Face and Eye Detection with Python - Static Image

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Detecting the face and eyes of a static image in the frontal plane is a straightforward Computer Vision task. We are able to use the pre-trained cascade models which come with OpenCV; these are based on trained Haar features. I wanted to provide a copy of the syntax I use. Whenever I approach a problem, I always use a basic syntax first, as a baseline comparison.

In this post, I will detail how to identify any face and/or eyes using Python and OpenCV using static images. I will make a follow-up blog post for how to identify face and eyes using a web camera in real-time. It is very important that you have both setup on your system, otherwise you will not be able to compile the code. Also, take note of any comments within the code.

Static Image

Providing a whole image may result in a large number of false-positives of eyes. Therefore, we firstly detect the face, then detect any eyes which be presented.

import cv2

#Setup the enviorment by linking to the Haar Cascades Models

face_cascade = cv2.CascadeClassifier('haarcascades/haarcascade_frontalface_default.xml')
eye_cascade = cv2.CascadeClassifier('haarcascades/haarcascade_eye.xml')

The first step is to call in the OpenCV library using import cv2. Then, we link the Cascade Classifier of the face and eyes using the OpenCV pre-trained models face_cascade =cv2.CascadeClassifier('path to models'). With the classifiers initialised we now need to read in the static image and display it using the Python GUI.

img = cv2.imread('dan.jpg')

# Resize the image to save space and be more manageable.
# We do this by calculating the ratio of the new image to the old image
r = 500.0 / img.shape[1]
dim = (500, int(img.shape[0] * r))

#Perform the resizing and store the resized image in variable resized
resized = cv2.resize(img, dim, interpolation = cv2.INTER_AREA)

#Display the image
cv2.imshow('image',resized)
cv2.waitKey(0) #Before moving on, wait for a keyboard click.

We import the selected image using the OpenCV function cv2.imread. This is passed into the variable img. Because the images I use are high definition I resize the image using cv2.resize function for visibility. Generally, this should be avoided. I wanted to provide the syntax for how to scale an image. Finally, we can display the image in a GUI using cv2.imshow where 'image' is the title of the GUI and resized is the scaled image. You will notice cv2.waitKey(0) which keeps the image open until the user presses any key. You will get a display such as:

alt

#Process the image - convert to BRG to grey
grey = cv2.cvtColor(resized, cv2.COLOR_BGR2GRAY)

cv2.imshow('image',grey)
cv2.waitKey(0) #Before moving on, wait for a keyboard click.

We then convert the image from RGB to grey (black and white) using cs2.cvtColor(orgImage, cs2.COLOR_BGR2GRAY) as the input for the Cascade Classifier. Note: this is required to enable the classifier to function correctly. Change orgImage to reflect the image that needs to be grey scaled. You will end up with something such as:

alt


#Identify the face and eye using the haar-based classifiers.
faces = face_cascade.detectMultiScale(grey, 1.3, 5)

for (x,y,w,h) in faces:
    cv2.rectangle(resized,(x,y),(x+w,y+h),(255,0,0),2)
    roi_grey = grey[y:y+h, x:x+w]
    roi_color = resized[y:y+h, x:x+w]
    eyes = eye_cascade.detectMultiScale(roi_grey)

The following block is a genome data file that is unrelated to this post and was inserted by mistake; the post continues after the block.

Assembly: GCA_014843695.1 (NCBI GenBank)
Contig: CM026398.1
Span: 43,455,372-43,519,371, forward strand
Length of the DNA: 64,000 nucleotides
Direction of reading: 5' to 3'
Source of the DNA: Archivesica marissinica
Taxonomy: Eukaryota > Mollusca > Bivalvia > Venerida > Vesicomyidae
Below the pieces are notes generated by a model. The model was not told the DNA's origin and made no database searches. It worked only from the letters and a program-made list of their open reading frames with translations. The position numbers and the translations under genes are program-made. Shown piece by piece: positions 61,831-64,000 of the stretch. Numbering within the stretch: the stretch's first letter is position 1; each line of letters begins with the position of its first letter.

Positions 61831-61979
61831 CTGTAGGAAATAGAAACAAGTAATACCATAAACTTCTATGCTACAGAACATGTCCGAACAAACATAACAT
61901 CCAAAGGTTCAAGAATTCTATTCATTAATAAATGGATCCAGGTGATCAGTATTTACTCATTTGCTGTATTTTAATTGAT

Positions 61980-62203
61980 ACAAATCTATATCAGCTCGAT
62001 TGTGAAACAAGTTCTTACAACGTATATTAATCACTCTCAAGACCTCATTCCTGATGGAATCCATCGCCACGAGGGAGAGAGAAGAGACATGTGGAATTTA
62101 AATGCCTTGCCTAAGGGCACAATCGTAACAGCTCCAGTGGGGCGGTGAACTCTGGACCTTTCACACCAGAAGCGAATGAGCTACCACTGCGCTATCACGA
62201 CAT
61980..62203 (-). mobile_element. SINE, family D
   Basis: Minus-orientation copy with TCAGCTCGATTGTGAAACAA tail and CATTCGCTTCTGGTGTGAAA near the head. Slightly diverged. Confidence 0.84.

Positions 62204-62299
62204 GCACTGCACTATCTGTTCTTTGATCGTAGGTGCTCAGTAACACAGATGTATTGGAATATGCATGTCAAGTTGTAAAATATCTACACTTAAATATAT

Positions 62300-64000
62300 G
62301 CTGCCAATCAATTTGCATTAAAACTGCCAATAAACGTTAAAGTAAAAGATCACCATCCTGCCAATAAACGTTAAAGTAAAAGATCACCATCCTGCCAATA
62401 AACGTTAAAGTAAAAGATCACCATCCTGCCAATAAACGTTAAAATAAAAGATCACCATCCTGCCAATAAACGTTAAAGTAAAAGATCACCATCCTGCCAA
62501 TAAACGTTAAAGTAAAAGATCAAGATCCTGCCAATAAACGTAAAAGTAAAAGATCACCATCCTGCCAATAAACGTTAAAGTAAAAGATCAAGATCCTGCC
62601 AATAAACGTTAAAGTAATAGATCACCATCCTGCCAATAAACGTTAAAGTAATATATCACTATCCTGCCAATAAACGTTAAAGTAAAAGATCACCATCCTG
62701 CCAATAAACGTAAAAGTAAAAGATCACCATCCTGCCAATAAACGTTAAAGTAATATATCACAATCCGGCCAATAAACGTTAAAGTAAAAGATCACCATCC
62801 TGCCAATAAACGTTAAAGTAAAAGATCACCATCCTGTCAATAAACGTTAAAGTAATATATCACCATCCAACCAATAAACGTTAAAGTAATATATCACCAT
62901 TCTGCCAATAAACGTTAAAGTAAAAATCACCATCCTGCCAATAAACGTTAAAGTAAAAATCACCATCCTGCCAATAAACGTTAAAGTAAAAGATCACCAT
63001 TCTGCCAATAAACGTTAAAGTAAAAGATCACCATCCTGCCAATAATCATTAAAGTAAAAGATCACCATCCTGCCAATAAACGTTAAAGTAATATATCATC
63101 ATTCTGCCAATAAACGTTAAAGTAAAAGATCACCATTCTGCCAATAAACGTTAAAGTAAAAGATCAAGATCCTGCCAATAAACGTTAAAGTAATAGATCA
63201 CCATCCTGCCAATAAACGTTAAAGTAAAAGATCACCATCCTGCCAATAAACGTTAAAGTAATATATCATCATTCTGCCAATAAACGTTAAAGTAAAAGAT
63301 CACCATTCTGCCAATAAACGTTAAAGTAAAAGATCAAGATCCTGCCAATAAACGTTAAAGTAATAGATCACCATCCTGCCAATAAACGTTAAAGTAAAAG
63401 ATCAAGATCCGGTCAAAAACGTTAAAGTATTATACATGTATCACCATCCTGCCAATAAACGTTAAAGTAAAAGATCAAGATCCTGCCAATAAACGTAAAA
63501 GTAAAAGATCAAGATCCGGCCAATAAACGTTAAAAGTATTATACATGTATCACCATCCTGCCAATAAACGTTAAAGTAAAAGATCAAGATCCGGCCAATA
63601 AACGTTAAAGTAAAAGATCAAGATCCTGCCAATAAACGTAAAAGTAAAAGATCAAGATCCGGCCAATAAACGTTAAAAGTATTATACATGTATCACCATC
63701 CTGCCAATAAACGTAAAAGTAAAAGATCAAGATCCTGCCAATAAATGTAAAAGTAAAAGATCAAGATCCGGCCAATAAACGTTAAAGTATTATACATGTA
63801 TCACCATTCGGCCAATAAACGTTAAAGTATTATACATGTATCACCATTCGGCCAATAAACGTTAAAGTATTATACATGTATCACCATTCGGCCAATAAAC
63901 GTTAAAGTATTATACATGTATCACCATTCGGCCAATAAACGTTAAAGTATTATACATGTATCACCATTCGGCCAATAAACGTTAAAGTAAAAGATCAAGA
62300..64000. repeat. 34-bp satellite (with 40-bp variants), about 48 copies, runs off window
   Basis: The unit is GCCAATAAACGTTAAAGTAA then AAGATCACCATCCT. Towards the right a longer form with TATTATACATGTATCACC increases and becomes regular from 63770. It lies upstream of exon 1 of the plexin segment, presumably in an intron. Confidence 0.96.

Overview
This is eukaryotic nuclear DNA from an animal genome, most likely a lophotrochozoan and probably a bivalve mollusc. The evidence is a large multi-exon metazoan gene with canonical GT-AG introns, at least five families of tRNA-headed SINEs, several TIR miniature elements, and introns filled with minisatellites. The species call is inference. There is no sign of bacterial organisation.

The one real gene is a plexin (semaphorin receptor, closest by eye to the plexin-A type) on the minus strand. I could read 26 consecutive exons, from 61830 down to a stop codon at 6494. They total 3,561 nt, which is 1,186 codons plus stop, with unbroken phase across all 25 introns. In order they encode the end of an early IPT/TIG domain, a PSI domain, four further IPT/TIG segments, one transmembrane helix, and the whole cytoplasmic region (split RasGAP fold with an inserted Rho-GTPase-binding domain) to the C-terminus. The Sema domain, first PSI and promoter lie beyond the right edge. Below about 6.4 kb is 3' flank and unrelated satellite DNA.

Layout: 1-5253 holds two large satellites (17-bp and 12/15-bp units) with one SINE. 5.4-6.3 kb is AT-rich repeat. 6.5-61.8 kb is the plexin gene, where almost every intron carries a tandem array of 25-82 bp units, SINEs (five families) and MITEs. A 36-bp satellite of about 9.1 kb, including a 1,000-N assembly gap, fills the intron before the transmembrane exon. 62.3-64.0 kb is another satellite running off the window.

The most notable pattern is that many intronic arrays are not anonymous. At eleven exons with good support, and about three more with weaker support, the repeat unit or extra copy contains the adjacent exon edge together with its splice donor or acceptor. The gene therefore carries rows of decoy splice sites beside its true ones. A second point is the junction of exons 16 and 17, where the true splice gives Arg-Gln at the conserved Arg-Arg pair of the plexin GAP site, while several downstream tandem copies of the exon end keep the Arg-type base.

for (ex,ey,ew,eh) in eyes:
    cv2.rectangle(roi_color,(ex,ey),(ex+ew,ey+eh),(0,255,0),2)

#Display the bounding box for the face and eyes
cv2.imshow('img',resized)
cv2.waitKey(0)

The final stage is to pass the grey scaled image into face_cascade.detectMultiScale(grey, 1.3,5) to identify any faces which may be present in the image. Any faces which are detected are returned into a faces matrix. The for loop draws the bounding boxes and identifiers the eyes for any detected faces regions. Resulting in something such as:

alt

Note that if no faces are detected an error is thrown.

If you pull it all together you should end up with:

import cv2

#Setup the enviorment by linking to the Haar Cascades Models

face_cascade = cv2.CascadeClassifier('haarcascades/haarcascade_frontalface_default.xml')
eye_cascade = cv2.CascadeClassifier('haarcascades/haarcascade_eye.xml')

#Identify the image of interest to import. Ensure that when you import a file path
#that you do not use / in front otherwise it will return empty.
img = cv2.imread('data/dan3.jpg')

# Resize the image to save space and be more manageable.
# We do this by calculating the ratio of the new image to the old image
r = 500.0 / img.shape[1]
dim = (500, int(img.shape[0] * r))

# Perform the resizing and show
resized = cv2.resize(img, dim, interpolation = cv2.INTER_AREA)

#Display the image
cv2.imshow('image',resized)
cv2.waitKey(0) #Before moving on, wait for a keyboard click.


#Process the image - convert to BRG to grey
grey = cv2.cvtColor(resized, cv2.COLOR_BGR2GRAY)

cv2.imshow('image',grey)
cv2.waitKey(0) #Before moving on, wait for a keyboard click.

#Identify the face and eye using the haar-based classifiers.
faces = face_cascade.detectMultiScale(grey, 1.3, 5)

for (x,y,w,h) in faces:
    cv2.rectangle(resized,(x,y),(x+w,y+h),(255,0,0),2)
    roi_grey = grey[y:y+h, x:x+w]
    roi_color = resized[y:y+h, x:x+w]
    eyes = eye_cascade.detectMultiScale(roi_grey)
for (ex,ey,ew,eh) in eyes:
    cv2.rectangle(roi_color,(ex,ey),(ex+ew,ey+eh),(0,255,0),2)

#Display the bounding box for the face and eyes
cv2.imshow('img',resized)
cv2.waitKey(0)

You can even add multiple faces into the same image, such as the one below. You may need to fine-tune the parameters to detect the eyes.

alt

Tags

python opencv face eye detection static image haar cascades
Daniel Leightley

Daniel Leightley

Hi, I'm Dan Leightley, a researcher based in the United Kingdom. I work with machine learning, computer vision and big data

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